Long Beach Landmark: Long Beach Airport
LONG BEACH AIRPORT
THE ART DECO FLYING CIRCUS
By Lindsey Goodrow
Long Beach Airport is undoubtedly one of the easiest, quietest, and cleanest airports to travel through. It is the 10th busiest airport in California and one of the busiest general aviation airports in the world. Long Beach Airport (aka, Daugherty Field) is not only culturally significant to Long Beach but historically significant - its rich history beginning in 1911.
Before the Long Beach Airport had walls, it was simply a runway along the sea. Long Beach, a city named after its 4-mile stretch of sandy shoreline, was noticed by Calbraith Perry Rodgers while he was flying around in his Wright Model Ex. Rodgers was an aviation pioneer with an adventurous spirit. He became interested in aviation at a time when the industry was only in its infancy and took flying lessons directly from Orville Wright. After just 90 minutes of “lessons”, he was officially a pilot. Soon after he earned his wings, he heard of the Hearst Prize, a $50,000 prize offered by William Randolph Hearst to whichever pilot would be first to fly from the East to West Coast in under 30 days. Rodgers left Sheepshead Bay, New York in his small pusher biplane on September 17, 1911. Missing the deadline by 19 days, Rodgers landed his weary wheels on the long shore of Long Beach on December 10, 1911. Deadlines aside, this was still a monumental day for the pilot as well as aviation in general - the landing drew a crowd of 50,000 spectators, marking the beginning of Long Beach’s fascination and appreciation for aeronautics.
For ten years following this historical landing, planes used the beach as a runway. Pilots would have to wait for low tide to take off and land these flying machines. The area surrounding the historical site was leased out by Earl Daugherty, a Long Beach aviator, as a space to perform flying stunts for paying spectators as well as open a flying field for his flight training school. Barnstorming became quite popular at this time.
Also called flying circuses, these events were designed to impress spectators and show them just how magnificent flying could be. The only frontier left was the sky, and they were conquering it! This form of entertainment included a variety of stunts, such as spins, dives, loop-the-loops, and barrel rolls. Meanwhile, aerialists performed feats of wing walking, stunt parachuting, midair plane transfers, or even playing tennis, target shooting, and dancing on the plane's wings. Other stunts included nose dives and flying through barns, which unfortunately often led to pilots crashing their planes. Earl Daughtery, a fellow wing walker himself, understood that there was a great future in aeronautics, and convinced the Long Beach City Council to build the very first municipal airport in 1923.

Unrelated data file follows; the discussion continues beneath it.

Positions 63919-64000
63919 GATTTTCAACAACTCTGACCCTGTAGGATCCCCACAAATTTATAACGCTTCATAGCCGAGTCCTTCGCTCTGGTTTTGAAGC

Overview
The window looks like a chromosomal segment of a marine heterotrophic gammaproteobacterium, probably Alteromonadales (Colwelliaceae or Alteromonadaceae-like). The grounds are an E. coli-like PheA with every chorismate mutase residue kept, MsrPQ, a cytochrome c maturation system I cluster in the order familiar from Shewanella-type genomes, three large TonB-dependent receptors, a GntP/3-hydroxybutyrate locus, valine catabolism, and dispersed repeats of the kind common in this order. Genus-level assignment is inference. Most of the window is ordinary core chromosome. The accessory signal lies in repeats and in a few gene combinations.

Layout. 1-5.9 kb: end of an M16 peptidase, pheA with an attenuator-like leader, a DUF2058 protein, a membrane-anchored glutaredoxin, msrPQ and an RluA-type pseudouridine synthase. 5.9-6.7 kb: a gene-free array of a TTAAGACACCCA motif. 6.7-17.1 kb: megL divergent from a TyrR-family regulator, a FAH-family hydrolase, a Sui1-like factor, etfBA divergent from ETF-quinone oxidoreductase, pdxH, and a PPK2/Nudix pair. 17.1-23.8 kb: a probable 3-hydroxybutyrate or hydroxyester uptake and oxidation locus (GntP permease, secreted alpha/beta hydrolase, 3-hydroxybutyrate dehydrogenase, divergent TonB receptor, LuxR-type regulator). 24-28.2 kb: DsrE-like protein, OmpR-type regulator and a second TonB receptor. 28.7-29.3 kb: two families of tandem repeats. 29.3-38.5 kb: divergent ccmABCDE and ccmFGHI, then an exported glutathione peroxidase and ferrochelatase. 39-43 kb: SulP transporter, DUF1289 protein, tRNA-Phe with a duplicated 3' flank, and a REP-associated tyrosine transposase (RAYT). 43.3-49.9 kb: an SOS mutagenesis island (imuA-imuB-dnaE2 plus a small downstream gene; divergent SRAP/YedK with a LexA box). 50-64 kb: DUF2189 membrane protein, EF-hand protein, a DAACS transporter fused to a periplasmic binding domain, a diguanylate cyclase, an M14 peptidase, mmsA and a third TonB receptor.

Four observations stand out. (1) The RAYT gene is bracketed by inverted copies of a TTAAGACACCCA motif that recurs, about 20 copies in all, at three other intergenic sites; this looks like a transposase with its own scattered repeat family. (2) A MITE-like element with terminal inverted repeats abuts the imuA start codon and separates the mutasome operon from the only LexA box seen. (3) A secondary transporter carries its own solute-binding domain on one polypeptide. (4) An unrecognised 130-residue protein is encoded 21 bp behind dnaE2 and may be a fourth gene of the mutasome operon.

The Council purchased 150 acres of land near the intersection of Spring St. and Cherry. The airport we know today began its air transportation services on November 26, 1923. Oil was discovered on Signal Hill around the same time, leading to exponential growth and prosperity. The 20s were roaring in Long Beach. The airport quickly expanded by another 255 acres to keep up with demand. Hangars and administrative buildings were built to attract the attention of the military as well as private jet owners. The airport further tempted the military to set up base on their facilities by offering an astonishing deal of $1 a year to use their space. The Navy and Army were flattered and took the deal, setting up a Naval Research Air Base and Army Air Corps on this vast property. Since Long Beach Airport had such a strong military presence, it became an important site in the 1940s. At the beginning of WWII, the Civil Aeronautics Administrations took control of the airport for the war effort. For the remainder of the war, this 500-acre airport oversaw the training of pilots, acted as a base, and had a ferrying division that included a squadron of 18 female pilots, led by the commander and Long Beach local, Barbara London
After the war ended and wartime contracts were all dried up, the airport returned to its usual commercial flying. Around this time, the WPA (Work Progress Administration) funded a project to give the airport a much-needed makeover. Grace Clements, a 28 year Long Beach-based artist, was commissioned to create murals and mosaics throughout the terminal. Her art depicted aviation, navigation, zodiac, and constellations. Her beautiful work was placed throughout the airport terminal with seven mosaics in all, composed of 1.6 million tiles in 32 colors.
The Long Beach Airport was officially declared a historical landmark in the 1990s. When the terminal was recently renovated - a $136-million improvement project - it was important to Long Beach and its citizens that the space maintained its Streamline Moderne Architecture and Art Deco appeal. The facility was modernized in a way that is a true testament to its aviation history as well as being made more convenient and accessible to all future flyers.
Painting by: Jamie Tablason